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The Basic Structure of glTF

The core of glTF is a JSON file. This file describes the whole contents of the 3D scene. It consists of a description of the scene structure itself, which is given by a hierarchy of nodes that define a scene graph. The 3D objects that appear in the scene are defined using meshes that are attached to the nodes. Materials define the appearance of the objects. Animations describe how the 3D objects are transformed (e.g., rotated or translated) over time, and skins define how the geometry of the objects is deformed based on a skeleton pose. Cameras describe the view configuration for the renderer.

The JSON structure

The scene objects are stored in arrays in the JSON file. They can be accessed using the index of the respective object in the array:

"meshes" : 
    { ... }
    { ... }

These indices are also used to define the relationships between the objects. The example above defines multiple meshes, and a node may refer to one of these meshes, using the mesh index, to indicate that the mesh should be attached to this node:

    { "mesh": 0, ... },
    { "mesh": 5, ... },

The following image (adapted from the glTF concepts section) gives an overview of the top-level elements of the JSON part of a glTF asset:

Image 2a: The glTF JSON structure

These elements are summarized here quickly, to give an overview, with links to the respective sections of the glTF specification. More detailed explanations of the relationships between these elements will be given in the following sections.

References to external data

The binary data, like geometry and textures of the 3D objects, are usually not contained in the JSON file. Instead, they are stored in dedicated files, and the JSON part only contains links to these files. This allows the binary data to be stored in a form that is very compact and can efficiently be transferred over the web. Additionally, the data can be stored in a format that can be used directly in the renderer, without having to parse, decode, or preprocess the data.

Image 2b: The glTF structure

As shown in the image above, there are two types of objects that may contain such links to external resources, namely buffers and images. These objects will later be explained in more detail.

Reading and managing external data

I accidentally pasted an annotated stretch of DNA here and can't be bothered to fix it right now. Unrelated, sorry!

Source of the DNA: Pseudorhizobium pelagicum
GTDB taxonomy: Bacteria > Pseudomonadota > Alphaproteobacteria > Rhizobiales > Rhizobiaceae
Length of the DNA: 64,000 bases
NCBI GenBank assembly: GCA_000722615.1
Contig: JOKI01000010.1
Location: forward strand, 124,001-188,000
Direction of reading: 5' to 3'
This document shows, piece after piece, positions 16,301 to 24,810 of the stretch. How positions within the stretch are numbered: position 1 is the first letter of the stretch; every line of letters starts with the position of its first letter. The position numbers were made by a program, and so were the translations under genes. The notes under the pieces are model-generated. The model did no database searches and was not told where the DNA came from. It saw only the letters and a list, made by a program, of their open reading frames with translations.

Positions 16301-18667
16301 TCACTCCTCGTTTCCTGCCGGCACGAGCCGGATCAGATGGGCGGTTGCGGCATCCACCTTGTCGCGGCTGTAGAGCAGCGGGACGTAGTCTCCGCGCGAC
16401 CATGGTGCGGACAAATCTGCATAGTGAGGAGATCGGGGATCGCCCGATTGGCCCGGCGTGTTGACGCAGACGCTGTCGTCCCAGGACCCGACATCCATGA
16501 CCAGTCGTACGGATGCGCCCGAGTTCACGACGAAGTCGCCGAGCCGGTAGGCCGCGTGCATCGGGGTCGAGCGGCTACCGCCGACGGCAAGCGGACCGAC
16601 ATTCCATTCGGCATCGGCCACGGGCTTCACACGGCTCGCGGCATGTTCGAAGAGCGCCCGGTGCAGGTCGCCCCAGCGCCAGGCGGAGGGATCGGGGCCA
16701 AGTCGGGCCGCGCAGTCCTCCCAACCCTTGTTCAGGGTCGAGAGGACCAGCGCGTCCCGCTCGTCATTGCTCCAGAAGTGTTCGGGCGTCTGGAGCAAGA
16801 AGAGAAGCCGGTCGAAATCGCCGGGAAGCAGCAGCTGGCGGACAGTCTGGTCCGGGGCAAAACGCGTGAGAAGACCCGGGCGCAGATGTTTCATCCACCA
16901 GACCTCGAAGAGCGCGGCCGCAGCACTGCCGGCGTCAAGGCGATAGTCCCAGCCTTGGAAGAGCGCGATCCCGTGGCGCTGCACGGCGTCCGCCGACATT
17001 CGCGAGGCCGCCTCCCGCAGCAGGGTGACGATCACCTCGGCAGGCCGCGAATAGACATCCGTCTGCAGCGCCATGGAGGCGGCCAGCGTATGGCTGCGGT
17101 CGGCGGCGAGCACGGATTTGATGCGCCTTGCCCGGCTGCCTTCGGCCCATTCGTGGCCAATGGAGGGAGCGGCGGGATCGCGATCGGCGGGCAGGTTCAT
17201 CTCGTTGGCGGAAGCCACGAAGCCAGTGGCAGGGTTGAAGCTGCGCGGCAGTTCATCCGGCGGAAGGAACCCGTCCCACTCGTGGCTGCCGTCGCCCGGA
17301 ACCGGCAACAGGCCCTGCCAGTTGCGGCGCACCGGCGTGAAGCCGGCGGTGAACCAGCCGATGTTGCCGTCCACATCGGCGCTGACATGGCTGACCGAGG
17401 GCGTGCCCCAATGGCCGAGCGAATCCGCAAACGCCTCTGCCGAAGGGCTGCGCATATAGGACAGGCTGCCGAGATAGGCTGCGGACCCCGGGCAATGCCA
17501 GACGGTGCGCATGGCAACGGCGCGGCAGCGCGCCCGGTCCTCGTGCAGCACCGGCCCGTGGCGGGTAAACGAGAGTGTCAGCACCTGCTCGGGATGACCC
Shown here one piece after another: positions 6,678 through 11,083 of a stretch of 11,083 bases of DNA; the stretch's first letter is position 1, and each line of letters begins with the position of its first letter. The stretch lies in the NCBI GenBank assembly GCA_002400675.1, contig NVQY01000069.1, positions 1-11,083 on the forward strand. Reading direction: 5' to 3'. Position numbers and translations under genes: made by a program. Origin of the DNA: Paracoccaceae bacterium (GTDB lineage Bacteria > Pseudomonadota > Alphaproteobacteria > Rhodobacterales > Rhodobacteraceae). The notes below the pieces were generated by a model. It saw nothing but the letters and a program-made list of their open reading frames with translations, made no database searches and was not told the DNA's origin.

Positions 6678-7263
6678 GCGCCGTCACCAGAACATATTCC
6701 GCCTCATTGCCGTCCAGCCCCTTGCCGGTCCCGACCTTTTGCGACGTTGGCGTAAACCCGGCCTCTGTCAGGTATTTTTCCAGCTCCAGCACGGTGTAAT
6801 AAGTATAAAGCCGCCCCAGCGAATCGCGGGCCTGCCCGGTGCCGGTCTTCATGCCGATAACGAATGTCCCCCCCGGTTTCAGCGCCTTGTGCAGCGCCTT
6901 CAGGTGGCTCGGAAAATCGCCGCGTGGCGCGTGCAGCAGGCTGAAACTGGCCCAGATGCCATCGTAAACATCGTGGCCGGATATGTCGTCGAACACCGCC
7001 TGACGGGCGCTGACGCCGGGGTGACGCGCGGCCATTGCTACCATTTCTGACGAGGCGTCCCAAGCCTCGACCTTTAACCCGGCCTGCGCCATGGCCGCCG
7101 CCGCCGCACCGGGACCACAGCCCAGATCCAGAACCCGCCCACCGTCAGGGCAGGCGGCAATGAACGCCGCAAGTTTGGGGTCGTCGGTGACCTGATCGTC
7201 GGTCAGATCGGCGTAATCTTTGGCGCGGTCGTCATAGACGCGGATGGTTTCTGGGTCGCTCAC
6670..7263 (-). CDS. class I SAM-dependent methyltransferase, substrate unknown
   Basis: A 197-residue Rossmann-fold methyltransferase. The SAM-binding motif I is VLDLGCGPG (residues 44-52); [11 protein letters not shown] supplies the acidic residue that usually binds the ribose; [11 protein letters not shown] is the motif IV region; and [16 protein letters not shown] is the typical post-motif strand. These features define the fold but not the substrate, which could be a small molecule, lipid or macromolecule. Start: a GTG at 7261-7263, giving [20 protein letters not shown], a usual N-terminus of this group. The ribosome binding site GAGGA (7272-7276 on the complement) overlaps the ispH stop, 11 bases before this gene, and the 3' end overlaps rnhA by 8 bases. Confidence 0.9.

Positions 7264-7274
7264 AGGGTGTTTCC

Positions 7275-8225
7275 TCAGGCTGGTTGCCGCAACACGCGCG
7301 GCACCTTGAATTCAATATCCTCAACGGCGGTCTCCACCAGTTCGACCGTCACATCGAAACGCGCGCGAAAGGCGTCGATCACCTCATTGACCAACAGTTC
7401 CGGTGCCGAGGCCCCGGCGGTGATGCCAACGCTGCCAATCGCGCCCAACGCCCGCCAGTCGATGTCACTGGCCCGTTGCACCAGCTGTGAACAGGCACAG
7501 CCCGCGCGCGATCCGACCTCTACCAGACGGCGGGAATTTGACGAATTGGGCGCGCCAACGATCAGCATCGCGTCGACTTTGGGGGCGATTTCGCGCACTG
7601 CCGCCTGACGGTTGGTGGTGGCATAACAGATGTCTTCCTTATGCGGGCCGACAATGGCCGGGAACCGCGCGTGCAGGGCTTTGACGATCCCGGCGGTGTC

Reading and processing a glTF asset starts with parsing the JSON structure. After the structure has been parsed, the buffer and image objects are available in the top-level buffers and images arrays, respectively. Each of these objects may refer to blocks of binary data. For further processing, this data is read into memory. Usually, the data will be be stored in an array so that they may be looked up using the same index that is used for referring to the buffer or image object that they belong to.

Binary data in buffers

A buffer contains a URI that points to a file containing the raw, binary buffer data:

"buffer01": {
    "byteLength": 12352,
    "type": "arraybuffer",
    "uri": "buffer01.bin"

This binary data is just a raw block of memory that is read from the URI of the buffer, with no inherent meaning or structure. The Buffers, BufferViews, and Accessors section will show how this raw data is extended with information about data types and the data layout. With this information, one part of the data may, for example, be interpreted as animation data, and another part may be interpreted as geometry data. Storing the data in a binary form allows it to be transferred over the web much more efficiently than in the JSON format, and the binary data can be passed directly to the renderer without having to decode or pre-process it.

Image data in images

An image may refer to an external image file that can be used as the texture of a rendered object:

"image01": {
    "uri": "image01.png"

The reference is given as a URI that usually points to a PNG or JPG file. These formats significantly reduce the size of the files so that they may efficiently be transferred over the web. In some cases, the image objects may not refer to an external file, but to data that is stored in a buffer. The details of this indirection will be explained in the Textures, Images, and Samplers section.

Binary data in data URIs

Usually, the URIs that are contained in the buffer and image objects will point to a file that contains the actual data. As an alternative, the data may be embedded into the JSON, in binary format, by using a data URI.

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